Front lessons and case studies analysis
Courses will take place in the buildings of the Scuola Sant’Anna in the heart of the historical city centre of Pisa from 9 am to 1pm and from 2.30 pm to 6.30 pm every day, and will address the following topics:
- The definition and the legal definition of robots
- The taxonomy of existing robotic devices
- Liability rules, insurance and risk management in light of existing and emerging EU law
- Standardization and benchmarking
- Privacy regulation and privacy by design
- Design and social perception of robots
- Ethical assessment of technological innovation
- Responsible research and innovation
- Bioethics and roboethics
- Business modelling and innovation in high-tech markets
The teaching body includes a broad range of professors of the Scuola Superiore Sant’Anna, from various fields such as law, engineering, philosophy, social robotics, management and innovation, providing an extremely interdisciplinary perspective, with a unique experience in the field. Most of the professors have actively participated in the RoboLaw project, financed by the European Commission (FP7), which developed the “Guidelines on Regulating Robotics” presented to the European Parliament and Commission in September 2014. Those guidelines triggered political debate and led to the establishment of a Commission of the European Parliament, currently discussing necessary legal reform and political action to ensure the development of a strong, yet responsible, European robotic industry, and manage the many ethical, social and economic issues that robotics brings about.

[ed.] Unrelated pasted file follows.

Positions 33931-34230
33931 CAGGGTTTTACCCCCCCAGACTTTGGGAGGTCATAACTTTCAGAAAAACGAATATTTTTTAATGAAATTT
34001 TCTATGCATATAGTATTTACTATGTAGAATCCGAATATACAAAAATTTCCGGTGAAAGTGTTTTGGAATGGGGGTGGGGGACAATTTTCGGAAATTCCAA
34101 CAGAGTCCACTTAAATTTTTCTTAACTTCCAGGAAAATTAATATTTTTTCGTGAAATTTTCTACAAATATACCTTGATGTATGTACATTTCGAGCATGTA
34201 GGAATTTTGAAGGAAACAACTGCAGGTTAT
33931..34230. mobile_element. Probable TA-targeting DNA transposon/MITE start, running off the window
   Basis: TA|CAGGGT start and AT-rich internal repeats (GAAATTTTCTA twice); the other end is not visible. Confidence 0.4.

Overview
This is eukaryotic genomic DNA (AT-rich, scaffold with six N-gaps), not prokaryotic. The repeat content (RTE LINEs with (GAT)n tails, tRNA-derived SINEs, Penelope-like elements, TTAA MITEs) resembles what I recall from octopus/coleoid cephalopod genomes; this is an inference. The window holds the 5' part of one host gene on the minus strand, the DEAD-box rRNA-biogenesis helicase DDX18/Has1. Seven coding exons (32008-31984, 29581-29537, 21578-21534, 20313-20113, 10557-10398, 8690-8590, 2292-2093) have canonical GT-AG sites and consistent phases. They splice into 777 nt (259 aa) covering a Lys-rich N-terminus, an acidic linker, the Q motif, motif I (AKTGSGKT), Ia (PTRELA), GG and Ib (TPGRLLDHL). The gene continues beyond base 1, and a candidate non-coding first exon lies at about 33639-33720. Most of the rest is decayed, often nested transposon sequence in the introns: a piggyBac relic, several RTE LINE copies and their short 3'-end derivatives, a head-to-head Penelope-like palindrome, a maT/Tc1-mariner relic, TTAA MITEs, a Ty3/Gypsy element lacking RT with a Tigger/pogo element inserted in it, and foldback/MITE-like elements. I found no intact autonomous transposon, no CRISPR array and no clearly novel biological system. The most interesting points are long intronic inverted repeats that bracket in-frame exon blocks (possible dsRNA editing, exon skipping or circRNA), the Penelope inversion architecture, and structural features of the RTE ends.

Dr. Bertolini is the coordinator of the Jean Monnet Module on Europe Regulates Robotics within which the summer school is organized. His research on law and technology addresses a wide range of issues, from liability, insurance and risk management of robotic devices, to human enhancement and roboethics. Since 2014, he has advised both the European Parliament and Commission on the regulation of robotics and his research was covered by national and international press (including the Economist, BBC radio, The Times, Wired, Motherboard, Corriere della Sera, Sole24Ore).
How to apply
Students will be selected according to their academic curriculum, professional experiences, motivation for participating and knowledge of English.
€ 600,00 (The cost includes tuition fee, reference material and lunch on class days)
One scholarship will be awarded to the best ranked candidate
At the end of the Summer School participants who have attended at least 90% of the classes and who have passed the final test will receive a Certificate of Attendance.
Scuola Superiore Sant’Anna – DIRPOLIS Institute - Piazza Martiri della Libertà 33, 56127 Pisa (PI) - Italy
Tel: 0039 050.88.19.47
Scuola Superiore Sant’Anna - Biorobotic Institute - Viale Rinaldo Piaggio 34, 56025 Pontedera (PI) - Italy
Tel: 0039 050.88.34.22